Vivitrol may be used to treat addicts in the legal system, says one Ottawa County judge. Judge Bruce Winters believes that treating drug offenders is a step in the right direction, and could be a powerful force in combatting addiction. Winters is poised to meet with law enforcement representatives as well as social service agencies to brainstorm how best to implement a Vivitrol program.
Winters has also seen countless offenders appear before him in court while under the influence of drugs. In fact, a majority of defendants have at least one type of illegal substance in their system at their arraignment.
Ottawa is not the first county to suggest a Vivitrol treatment program. Hocking County treats offenders who are addicted to heroin and painkillers with Vivitrol in lieu of jail time.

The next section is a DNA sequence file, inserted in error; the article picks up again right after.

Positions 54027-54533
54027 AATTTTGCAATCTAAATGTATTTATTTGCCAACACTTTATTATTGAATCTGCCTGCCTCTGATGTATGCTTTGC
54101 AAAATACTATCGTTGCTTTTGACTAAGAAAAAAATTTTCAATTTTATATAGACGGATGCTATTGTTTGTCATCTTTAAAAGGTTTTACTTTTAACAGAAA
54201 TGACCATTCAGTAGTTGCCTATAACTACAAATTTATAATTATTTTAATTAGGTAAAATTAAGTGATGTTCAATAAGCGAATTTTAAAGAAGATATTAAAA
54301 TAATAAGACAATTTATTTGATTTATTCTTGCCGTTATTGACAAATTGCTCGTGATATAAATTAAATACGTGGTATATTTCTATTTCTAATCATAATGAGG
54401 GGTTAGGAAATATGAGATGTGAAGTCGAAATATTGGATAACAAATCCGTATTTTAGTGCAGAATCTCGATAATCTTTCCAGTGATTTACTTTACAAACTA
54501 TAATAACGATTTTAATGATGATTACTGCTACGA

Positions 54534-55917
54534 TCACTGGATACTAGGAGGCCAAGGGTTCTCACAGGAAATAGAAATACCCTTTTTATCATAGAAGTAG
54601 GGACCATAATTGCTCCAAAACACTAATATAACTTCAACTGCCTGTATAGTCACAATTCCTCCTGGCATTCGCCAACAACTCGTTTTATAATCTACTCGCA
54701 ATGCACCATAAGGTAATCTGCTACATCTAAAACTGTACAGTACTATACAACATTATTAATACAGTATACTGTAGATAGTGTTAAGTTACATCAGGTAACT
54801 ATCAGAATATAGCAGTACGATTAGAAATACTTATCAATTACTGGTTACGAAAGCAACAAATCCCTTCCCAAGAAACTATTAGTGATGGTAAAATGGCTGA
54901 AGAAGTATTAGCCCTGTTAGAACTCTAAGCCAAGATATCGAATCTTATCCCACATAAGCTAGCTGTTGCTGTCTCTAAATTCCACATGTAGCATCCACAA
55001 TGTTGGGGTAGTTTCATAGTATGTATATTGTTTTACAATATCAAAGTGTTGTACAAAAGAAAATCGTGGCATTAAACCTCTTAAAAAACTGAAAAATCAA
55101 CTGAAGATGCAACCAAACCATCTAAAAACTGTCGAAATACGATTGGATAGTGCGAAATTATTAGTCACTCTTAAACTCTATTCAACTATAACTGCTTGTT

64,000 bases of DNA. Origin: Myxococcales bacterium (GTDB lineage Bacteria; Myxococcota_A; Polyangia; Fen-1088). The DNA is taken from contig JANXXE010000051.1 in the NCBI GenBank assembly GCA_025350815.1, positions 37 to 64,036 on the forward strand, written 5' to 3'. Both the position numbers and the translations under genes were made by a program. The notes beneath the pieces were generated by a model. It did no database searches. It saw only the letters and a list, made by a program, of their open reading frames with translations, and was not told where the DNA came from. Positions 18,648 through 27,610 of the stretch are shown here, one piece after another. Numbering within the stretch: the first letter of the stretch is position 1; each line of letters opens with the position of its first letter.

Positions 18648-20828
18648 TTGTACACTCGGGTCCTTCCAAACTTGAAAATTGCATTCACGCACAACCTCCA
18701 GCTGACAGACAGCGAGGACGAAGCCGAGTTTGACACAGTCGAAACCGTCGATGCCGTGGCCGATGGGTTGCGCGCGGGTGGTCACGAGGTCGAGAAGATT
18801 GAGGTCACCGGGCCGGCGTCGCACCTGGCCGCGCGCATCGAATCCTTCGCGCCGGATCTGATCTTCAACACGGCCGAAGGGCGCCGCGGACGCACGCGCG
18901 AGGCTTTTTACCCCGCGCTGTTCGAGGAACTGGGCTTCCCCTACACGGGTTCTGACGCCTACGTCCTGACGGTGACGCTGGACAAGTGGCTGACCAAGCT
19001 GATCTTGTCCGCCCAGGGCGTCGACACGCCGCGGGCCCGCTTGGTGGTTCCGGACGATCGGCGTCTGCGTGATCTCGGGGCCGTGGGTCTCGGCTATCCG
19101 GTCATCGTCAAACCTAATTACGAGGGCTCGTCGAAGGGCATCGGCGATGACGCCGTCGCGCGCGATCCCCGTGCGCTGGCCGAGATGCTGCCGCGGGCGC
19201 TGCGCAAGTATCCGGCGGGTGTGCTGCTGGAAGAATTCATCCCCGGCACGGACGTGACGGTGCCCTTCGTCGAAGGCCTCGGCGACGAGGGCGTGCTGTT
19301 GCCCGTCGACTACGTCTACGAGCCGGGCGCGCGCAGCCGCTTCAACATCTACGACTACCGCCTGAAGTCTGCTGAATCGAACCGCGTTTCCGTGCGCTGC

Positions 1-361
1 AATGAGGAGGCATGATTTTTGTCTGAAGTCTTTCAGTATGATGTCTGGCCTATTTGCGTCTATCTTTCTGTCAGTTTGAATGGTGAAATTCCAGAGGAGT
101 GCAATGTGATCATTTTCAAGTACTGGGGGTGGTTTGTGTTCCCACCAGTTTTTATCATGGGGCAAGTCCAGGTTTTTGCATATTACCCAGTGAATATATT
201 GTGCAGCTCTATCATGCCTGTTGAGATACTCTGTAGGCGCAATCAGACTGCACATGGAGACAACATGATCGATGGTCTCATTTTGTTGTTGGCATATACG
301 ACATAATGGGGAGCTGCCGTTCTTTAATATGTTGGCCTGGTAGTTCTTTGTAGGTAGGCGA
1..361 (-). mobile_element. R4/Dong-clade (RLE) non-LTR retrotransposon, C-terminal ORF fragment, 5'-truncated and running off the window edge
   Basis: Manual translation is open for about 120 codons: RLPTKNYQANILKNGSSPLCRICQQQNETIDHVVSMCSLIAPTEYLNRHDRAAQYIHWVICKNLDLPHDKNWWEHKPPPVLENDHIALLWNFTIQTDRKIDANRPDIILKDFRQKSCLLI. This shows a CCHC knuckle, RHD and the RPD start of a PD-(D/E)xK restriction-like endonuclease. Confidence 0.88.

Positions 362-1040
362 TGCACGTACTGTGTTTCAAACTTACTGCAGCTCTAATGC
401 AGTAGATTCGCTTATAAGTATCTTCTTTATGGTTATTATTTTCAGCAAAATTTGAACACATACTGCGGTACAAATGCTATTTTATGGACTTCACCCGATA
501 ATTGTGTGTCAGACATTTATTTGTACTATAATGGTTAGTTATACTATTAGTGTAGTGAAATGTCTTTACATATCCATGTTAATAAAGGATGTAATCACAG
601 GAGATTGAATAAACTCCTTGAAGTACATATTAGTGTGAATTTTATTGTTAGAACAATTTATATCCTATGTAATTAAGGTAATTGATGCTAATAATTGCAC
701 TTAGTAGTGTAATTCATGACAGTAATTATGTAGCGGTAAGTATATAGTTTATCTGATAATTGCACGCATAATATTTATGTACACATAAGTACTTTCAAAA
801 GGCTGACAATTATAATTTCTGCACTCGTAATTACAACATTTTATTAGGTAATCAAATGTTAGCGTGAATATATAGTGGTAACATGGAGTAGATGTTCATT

What is Vivitrol?
Vivitrol® (naltrexone) can be used to treat both alcohol and opioid dependence. It is a monthly injection of medication that blocks brain receptors so that a person cannot feel the effects of opiates. Vivitrol should not be used independently to treat addiction, but should be coupled with drug counseling and potentially other health treatments.
Mental health, recovery, and law enforcement agencies are continuing to test Vivitrol's effectiveness as well as its potential side effects to uncover whether the risks outweigh the benefits.
Heroin is a growing problem that has no socio-economic borders, leaving officials searching for anything that might help combat it. According to the Ohio Department of Health, 680 people were killed in the state due to heroin overdoses in 2012, that's 254 more deaths than in the year prior.